A well-placed source said the men went to the hotel on Sunday morning with the prostitutes and when the men returned to the car, which was parked at the intersection of Dr Goonam (Prince Edward) and Joe Slovo (Field) streets, they found one of the passenger-side windows damaged.
Criminals had gained entry to the car and stolen goods including both their firearms and ammunition.
A police source said Durban Central Police Station detectives gathered information from informers and had recovered both firearms by yesterday afternoon. The source said one of the firearms was found in the nearby KwaMashu Taxi rank along Dr Goonam Street. A second firearm was sold to a minibus taxi driver at the Osborne Street long-distance taxi rank in Greyville.
One of the policemen is apparently a sergeant based at the KwaMbonambi police station while the other is said to be a colonel based at the Richards Bay detective branch.
Police did not provide answers to emailed questions on whether the men were on duty or if they were on holiday, or whether they would face any sort of disciplinary hearing and whether they were using a State or private vehicle. Police spokesperson Captain Nqobile Gwala said they were still awaiting a full report and would comment today.
South African Police Union (Sapu) provincial secretary Nurse Mdletshe said she was aware of the incident, but was also awaiting a detailed report from the police provincial headquarters before she could comment.
In a written reply to a DA parliamentary question in 2017, then-police minister Fikile Mbalula revealed that more than 2 500 police firearms had either been stolen or lost between the 2014/15 and 2016/17 financial years. The amount of firearms lost or stolen in a year increased by 8%.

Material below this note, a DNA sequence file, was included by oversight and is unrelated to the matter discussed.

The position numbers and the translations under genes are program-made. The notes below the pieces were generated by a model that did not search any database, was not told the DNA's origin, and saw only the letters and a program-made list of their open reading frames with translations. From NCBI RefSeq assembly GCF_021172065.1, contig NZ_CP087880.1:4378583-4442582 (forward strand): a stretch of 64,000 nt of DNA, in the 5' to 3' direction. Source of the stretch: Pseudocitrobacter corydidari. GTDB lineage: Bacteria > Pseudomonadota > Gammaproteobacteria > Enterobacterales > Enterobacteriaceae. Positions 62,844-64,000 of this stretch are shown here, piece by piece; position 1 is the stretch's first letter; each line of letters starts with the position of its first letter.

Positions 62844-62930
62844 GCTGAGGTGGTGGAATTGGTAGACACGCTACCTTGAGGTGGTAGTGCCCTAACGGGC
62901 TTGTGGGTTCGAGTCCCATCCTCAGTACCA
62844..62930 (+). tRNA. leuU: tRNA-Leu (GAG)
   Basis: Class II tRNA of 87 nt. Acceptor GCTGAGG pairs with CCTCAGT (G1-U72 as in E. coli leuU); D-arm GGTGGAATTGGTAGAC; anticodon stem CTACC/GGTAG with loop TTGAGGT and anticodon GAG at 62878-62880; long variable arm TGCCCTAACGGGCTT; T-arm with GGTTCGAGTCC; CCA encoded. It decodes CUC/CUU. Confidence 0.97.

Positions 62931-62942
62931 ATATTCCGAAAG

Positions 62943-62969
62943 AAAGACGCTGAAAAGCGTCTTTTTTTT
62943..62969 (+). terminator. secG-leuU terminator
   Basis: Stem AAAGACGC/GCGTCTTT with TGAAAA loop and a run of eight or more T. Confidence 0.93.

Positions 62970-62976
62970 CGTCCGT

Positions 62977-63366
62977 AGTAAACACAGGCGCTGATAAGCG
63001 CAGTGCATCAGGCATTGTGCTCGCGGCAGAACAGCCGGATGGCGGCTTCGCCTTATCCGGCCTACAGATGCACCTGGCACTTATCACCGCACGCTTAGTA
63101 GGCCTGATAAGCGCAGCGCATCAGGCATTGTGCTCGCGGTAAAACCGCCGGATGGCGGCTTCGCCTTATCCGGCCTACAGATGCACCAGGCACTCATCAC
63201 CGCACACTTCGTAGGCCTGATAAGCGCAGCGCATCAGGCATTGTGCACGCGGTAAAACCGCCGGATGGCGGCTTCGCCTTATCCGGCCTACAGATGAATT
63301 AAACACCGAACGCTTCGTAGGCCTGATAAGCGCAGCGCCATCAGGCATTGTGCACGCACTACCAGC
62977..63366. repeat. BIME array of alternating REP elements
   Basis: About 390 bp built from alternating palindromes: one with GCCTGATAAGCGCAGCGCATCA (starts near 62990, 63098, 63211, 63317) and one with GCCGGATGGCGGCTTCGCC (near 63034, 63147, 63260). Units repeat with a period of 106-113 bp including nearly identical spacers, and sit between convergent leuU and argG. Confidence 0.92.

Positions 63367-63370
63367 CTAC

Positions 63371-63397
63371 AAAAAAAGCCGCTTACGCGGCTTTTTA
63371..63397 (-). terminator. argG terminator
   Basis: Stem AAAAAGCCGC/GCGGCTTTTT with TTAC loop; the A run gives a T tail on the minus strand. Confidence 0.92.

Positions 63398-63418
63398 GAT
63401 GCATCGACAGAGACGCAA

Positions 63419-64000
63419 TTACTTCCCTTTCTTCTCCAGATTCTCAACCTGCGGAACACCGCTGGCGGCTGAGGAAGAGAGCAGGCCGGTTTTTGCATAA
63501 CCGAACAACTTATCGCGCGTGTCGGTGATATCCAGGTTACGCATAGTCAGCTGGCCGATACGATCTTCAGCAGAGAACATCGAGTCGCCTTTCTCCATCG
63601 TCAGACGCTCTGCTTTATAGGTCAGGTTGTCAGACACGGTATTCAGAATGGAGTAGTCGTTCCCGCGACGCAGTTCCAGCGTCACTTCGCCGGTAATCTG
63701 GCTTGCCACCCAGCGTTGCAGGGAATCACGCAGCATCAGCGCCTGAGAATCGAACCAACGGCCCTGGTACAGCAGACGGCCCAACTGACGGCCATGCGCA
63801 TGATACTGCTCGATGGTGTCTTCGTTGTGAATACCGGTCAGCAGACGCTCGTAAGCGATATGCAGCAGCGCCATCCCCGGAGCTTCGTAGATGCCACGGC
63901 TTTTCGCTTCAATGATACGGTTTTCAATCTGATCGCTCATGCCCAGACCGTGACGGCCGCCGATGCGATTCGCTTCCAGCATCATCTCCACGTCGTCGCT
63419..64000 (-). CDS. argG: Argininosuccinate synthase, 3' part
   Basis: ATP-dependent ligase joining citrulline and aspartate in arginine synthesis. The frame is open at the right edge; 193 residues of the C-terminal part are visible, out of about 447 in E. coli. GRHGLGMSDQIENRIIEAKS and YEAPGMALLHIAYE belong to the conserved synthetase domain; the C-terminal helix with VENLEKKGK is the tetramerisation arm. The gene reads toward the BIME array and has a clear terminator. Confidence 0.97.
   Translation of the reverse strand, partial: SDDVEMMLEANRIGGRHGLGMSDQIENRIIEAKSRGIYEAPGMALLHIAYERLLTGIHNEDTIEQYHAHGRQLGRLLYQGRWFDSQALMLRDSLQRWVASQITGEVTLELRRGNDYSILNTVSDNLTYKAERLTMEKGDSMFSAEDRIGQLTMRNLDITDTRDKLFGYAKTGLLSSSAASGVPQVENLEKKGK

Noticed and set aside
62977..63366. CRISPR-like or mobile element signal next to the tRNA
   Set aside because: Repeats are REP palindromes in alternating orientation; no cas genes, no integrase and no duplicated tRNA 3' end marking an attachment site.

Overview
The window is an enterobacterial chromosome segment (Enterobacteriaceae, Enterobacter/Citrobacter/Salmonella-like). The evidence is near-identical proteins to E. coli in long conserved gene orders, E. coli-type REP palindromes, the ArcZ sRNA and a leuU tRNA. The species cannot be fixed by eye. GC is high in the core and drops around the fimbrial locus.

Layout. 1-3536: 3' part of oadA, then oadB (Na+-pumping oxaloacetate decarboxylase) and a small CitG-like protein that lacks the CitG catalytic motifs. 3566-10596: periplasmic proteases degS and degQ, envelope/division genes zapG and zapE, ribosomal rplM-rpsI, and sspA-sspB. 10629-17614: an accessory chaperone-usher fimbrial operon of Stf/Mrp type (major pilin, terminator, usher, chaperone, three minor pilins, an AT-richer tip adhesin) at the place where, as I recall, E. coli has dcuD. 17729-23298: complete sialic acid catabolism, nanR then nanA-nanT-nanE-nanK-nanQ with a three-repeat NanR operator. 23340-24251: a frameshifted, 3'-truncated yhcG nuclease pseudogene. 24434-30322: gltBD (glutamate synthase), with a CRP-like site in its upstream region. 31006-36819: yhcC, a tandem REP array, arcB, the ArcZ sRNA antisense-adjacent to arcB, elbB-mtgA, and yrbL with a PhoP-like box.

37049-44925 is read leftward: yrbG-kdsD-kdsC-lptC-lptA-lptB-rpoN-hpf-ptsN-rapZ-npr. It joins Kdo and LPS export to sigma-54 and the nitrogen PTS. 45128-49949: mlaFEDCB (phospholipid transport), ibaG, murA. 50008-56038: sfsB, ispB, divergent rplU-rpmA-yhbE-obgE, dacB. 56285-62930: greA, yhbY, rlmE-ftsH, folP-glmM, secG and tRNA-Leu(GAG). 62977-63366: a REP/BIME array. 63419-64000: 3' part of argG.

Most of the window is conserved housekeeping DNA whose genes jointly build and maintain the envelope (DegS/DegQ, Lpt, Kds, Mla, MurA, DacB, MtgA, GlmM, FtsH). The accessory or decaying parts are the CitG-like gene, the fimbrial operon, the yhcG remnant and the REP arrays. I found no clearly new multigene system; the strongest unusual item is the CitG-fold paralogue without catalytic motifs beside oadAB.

Dianne Kohler Barnard, the DA’s police spokesperson, said while the 2017/18 year was not finalised, the loss of police firearms makes a mockery of the fight against crime.
“Gun violence remains one of South Africa’s top crime categories and SAPS cannot continue turning a blind eye to disappearing firearms from its stores, police stations and officers.
“Of major concern is the clear lack of urgency by SAPS to find immediate solutions to what is clearly a manifestation of carelessness and neglect on its part,” said Kohler Barnard.
Adele Kirsten, director of Gun Free South Africa, said the law was clear that the weapon must be under the gun owner’s control at all times.
“In practice, the gun must be a in a holster on your body or placed in a safe which can be locked and the key to the safe should be in your possession. Those are examples police give you when you apply for your firearm licence. You cannot leave it in your car. It boils down to negligence, poor training and soft sanctions to those previously found guilty of this,” she said.